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mercy for the
summed up in him, and infinitely augmented, and brought to bear on the hearts of his people; that by living as under the focus of all excellence, they might be transformed into the same image. Having turned all his infinite nature into grace, having dissolved into a fountain of healing
of the world, he would now employ the hearts of his people as consecrated channels for the diffusion of its streams; he would have their natures, like his own, changed into tenderness and love. It is true, his example can never be equalled, for it embodies infinite goodness; but with so much the greater force does it oblige us, in our humble measure, to attempt the imitation. Having adopted our humanity, when it was only related to him, like other natures, by creation, he is surely entitled to expect that we should love our own flesh, that we should seek the welfare of the nature which is essentially our own, by diffusing the greatest possible happiness among those connatural with us. Having died for the good of man, the least he is authorized to expect is, that we should live for the same benevolent object. What do we behold in his history, but a whole life of humility, one continued act of condescension, a vast and unbroken descent from the heights of heaven to the form of a servant, the life of an outcast, the death of a malefactor? The least use then we can make of his example—we who have it not in our power, as sinners, to practise great condescension, since we are all on a level in the dust already—is to assist each other to arise, aiding the infirmities of the weak, and breathing a spirit of sympathetic tenderness for all. As far as religion is practical and relative to others, he has made benevolence its life and essence; not merely a part of the christian character, but the character itself.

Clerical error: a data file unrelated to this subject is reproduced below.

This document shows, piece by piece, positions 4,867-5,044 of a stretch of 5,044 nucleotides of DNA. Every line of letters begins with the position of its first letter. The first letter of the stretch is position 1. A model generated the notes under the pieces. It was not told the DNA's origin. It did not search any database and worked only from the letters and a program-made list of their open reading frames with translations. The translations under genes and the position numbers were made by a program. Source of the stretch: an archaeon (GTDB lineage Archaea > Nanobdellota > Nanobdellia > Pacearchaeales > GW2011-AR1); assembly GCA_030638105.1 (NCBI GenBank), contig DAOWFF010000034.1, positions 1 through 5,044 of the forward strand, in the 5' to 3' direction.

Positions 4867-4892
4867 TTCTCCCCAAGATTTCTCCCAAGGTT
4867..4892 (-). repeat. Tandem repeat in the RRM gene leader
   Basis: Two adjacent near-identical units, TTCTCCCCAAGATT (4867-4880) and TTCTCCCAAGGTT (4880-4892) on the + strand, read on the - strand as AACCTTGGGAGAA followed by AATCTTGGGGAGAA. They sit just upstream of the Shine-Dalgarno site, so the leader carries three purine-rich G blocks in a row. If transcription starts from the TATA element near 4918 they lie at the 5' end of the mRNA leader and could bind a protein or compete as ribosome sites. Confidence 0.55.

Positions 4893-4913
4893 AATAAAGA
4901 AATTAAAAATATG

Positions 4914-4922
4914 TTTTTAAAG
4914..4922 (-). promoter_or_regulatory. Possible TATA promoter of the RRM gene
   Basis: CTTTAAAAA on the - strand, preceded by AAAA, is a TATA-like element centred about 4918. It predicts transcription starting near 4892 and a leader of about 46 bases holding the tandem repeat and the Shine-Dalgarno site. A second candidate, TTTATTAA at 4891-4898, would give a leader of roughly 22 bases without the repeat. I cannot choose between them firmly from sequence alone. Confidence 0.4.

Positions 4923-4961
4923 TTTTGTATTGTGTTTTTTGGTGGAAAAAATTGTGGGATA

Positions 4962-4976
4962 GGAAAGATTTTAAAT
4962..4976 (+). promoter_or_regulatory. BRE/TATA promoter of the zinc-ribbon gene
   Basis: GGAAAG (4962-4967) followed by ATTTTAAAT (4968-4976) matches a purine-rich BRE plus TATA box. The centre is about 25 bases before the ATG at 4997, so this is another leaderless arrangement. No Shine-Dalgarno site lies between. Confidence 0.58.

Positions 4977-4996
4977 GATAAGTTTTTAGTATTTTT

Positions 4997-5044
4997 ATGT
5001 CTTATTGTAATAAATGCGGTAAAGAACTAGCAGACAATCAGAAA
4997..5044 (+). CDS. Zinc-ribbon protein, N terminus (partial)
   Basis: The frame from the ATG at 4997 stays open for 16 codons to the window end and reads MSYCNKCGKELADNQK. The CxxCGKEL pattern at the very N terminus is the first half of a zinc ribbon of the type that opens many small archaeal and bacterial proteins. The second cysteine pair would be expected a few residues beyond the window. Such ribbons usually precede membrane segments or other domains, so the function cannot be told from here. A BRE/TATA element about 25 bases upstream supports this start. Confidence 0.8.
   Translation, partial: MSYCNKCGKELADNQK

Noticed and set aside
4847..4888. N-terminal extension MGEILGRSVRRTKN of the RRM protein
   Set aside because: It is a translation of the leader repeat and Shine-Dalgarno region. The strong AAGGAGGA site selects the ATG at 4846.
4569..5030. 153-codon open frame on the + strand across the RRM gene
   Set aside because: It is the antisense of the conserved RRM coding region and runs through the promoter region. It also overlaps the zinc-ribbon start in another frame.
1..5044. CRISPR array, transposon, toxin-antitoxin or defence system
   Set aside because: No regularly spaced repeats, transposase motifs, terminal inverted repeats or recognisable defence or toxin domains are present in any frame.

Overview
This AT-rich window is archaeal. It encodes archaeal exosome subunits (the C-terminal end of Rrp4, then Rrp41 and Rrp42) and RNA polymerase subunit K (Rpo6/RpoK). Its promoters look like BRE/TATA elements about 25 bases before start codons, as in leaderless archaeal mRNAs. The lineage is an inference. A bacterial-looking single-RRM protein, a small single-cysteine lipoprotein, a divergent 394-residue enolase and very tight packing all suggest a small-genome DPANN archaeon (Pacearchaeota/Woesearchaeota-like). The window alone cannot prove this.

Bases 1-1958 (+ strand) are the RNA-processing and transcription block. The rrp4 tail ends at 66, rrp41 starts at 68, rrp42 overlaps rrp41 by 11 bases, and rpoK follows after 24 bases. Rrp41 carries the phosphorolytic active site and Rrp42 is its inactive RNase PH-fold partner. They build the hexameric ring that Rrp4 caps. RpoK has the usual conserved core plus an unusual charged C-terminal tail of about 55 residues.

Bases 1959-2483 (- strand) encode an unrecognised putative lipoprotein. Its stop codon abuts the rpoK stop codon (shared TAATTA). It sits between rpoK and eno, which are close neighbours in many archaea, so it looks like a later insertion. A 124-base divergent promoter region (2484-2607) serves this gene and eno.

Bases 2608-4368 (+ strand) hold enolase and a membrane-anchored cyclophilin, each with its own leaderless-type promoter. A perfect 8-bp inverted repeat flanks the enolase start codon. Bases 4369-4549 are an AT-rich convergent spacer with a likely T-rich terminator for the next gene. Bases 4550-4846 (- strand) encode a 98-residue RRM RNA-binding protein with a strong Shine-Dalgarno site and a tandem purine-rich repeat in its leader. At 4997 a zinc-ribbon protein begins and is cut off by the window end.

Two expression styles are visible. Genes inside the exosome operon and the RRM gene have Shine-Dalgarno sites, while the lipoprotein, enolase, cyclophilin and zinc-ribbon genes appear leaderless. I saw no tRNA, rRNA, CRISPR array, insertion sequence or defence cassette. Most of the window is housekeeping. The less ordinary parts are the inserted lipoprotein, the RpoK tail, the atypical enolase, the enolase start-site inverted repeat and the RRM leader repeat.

And how eminently is the tender compassion of Christ calculated to encourage all to repair to him. When the more prominent parts of his history are made to pass before our eyes, if we are not destitute of all sensibility, how softening and hallowing the effect they produce on the mind! How impossible is it for the most timid spirit to picture the serenity of that brow which no evil passions ever disturbed, to mark the benevolence which beamed from his eye, and to listen to the tones of that voice which soothed and cheered the most fearful and sorrowful, without feeling itself drawn gradually nearer and closer to his side. Wherever his grace is scripturally displayed, it secures the attention of the most thoughtless, it melts the hardest and subdues the proudest heart, and inspires the most fearful with hope. The apostle declares, that had the princes of this world known him, they would not have crucified him; had they known the principle of love which brought him from heaven, they would have been disarmed of their enmity against him, and instead of condemning him, they would have paid him homage as the prince of the kings of the earth. Had those who were most eager to hasten his crucifixion, and most delighted with his death, caught but a glimpse of the love which dictated every action of his life, their cruel malignity must have yielded and given place to unfeigned penitence and love.